9. Your goals are outcomes, not actions. Your goals are to “be successful” or “see a certain number in the bank” as opposed to “enjoy what you do each day, no matter what you’re doing” or “learn to love saving more than frivolously spending.” Outcomes are just ideas. Actions are results.

10. You assume you have time. When it comes to doing what really matters to you – reconnecting with family, writing that book, finding a new job – you say “I’m only [such and such an age] I have a long time.” If you assume you “have time” to do something, or that you’ll do it later, you probably don’t want it as much as you think you do. There isn’t more time. You don’t know. You could be dead tomorrow. It doesn’t mean you have to get everything done today, but that there’s rarely an excuse not to start.

11. A bad feeling becomes a bad day. You think that experiencing negative emotions is the result of something being wrong in your life, when in reality, it’s usually just a part of being human. Anxiety serves us, pain serves us, depression does too. These things are signals, communications, feedbacks, and precautions that literally keep us alive. Until you begin thinking this way, all you will perceive is that “good feelings mean keep going” and “bad feelings mean stop,” and wonder why you’re paralyzed.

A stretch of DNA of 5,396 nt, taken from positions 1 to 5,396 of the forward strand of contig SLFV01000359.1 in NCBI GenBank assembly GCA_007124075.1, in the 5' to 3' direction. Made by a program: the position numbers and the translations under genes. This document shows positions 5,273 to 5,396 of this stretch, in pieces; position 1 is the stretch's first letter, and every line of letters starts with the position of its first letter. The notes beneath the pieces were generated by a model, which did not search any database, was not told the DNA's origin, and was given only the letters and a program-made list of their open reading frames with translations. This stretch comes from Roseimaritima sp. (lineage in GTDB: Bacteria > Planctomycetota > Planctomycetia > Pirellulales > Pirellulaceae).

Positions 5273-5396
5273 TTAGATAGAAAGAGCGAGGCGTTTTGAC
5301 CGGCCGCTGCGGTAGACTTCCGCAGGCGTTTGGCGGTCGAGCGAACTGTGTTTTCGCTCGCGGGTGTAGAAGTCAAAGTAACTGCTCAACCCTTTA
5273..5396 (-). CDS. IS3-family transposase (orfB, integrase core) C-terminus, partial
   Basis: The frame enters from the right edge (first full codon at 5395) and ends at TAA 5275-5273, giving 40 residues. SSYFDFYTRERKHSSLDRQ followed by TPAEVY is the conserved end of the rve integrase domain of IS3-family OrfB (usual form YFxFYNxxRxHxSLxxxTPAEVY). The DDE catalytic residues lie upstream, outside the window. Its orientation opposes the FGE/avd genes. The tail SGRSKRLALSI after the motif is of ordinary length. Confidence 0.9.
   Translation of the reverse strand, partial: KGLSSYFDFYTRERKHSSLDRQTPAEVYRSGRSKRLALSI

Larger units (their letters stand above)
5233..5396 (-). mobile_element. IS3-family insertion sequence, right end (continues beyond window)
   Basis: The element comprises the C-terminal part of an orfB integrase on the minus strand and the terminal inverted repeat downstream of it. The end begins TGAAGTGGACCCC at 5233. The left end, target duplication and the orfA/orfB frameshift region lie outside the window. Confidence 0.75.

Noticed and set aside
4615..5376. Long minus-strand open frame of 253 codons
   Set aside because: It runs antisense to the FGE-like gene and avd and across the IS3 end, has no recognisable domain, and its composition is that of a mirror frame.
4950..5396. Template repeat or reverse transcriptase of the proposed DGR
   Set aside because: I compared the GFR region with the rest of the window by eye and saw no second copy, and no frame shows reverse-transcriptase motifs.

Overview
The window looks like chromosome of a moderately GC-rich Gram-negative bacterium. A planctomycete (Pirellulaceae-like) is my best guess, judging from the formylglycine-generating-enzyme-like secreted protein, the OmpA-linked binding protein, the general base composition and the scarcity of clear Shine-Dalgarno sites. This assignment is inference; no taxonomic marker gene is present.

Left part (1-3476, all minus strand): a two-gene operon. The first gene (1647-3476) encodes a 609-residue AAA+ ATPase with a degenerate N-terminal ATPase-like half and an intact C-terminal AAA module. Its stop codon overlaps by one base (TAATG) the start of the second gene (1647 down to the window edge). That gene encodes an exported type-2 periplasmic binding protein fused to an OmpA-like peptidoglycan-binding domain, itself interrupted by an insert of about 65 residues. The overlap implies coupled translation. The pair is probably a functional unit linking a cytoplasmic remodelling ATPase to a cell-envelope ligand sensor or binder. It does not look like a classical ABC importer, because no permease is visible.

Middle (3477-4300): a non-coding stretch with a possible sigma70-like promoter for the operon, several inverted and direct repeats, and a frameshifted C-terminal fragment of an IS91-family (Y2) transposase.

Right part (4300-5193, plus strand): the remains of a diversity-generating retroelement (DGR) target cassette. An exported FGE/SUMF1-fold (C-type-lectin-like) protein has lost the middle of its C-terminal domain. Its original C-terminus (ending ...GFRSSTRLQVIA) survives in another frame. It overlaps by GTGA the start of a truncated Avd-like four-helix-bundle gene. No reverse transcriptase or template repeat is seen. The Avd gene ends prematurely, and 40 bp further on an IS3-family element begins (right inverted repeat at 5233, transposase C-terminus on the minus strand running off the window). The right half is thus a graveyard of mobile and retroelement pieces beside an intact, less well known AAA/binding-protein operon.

12. You think that being uncomfortable and fearful means you shouldn’t do something. Being uncomfortable and fearful means you definitely should. Being angry or indifferent means you definitely shouldn’t.

13. You wait to feel motivated or inspired before you act. Losers wait to feel motivated. People who never get anything done wait to feel inspired. Motivation and inspiration are not sustaining forces. They crop up once in awhile, and they’re nice while they’re present, but you can’t expect to be able to summon them any given hour of the day. You must learn to work without them, to gather your strength from purpose, not passion.

14. You maladaptively daydream. Maladaptive daydreaming is when you imagine extensive fantasies of an alternative life that you don’t have to replace human interaction or general function. Most people experiencing it while listening to music and/or moving (walking, riding in a car, pacing, swinging, etc.) Rather than cope with issues in life, you just daydream to give yourself a “high” that eliminates the uncomfortable feeling.

15. You’re saving up your happiness for another day. You’re sitting on the train on the way to work, thinking how beautiful the sunrise looks, and how you’d like to read your favorite book, but you don’t in favor of checking your email again. You begin to feel a sense of awe at something simple and beautiful, and stop yourself, because your dissatisfaction fuels you. You’re creating problems in one area of your life to balance out thriving in another, because your happiness is in a mental container.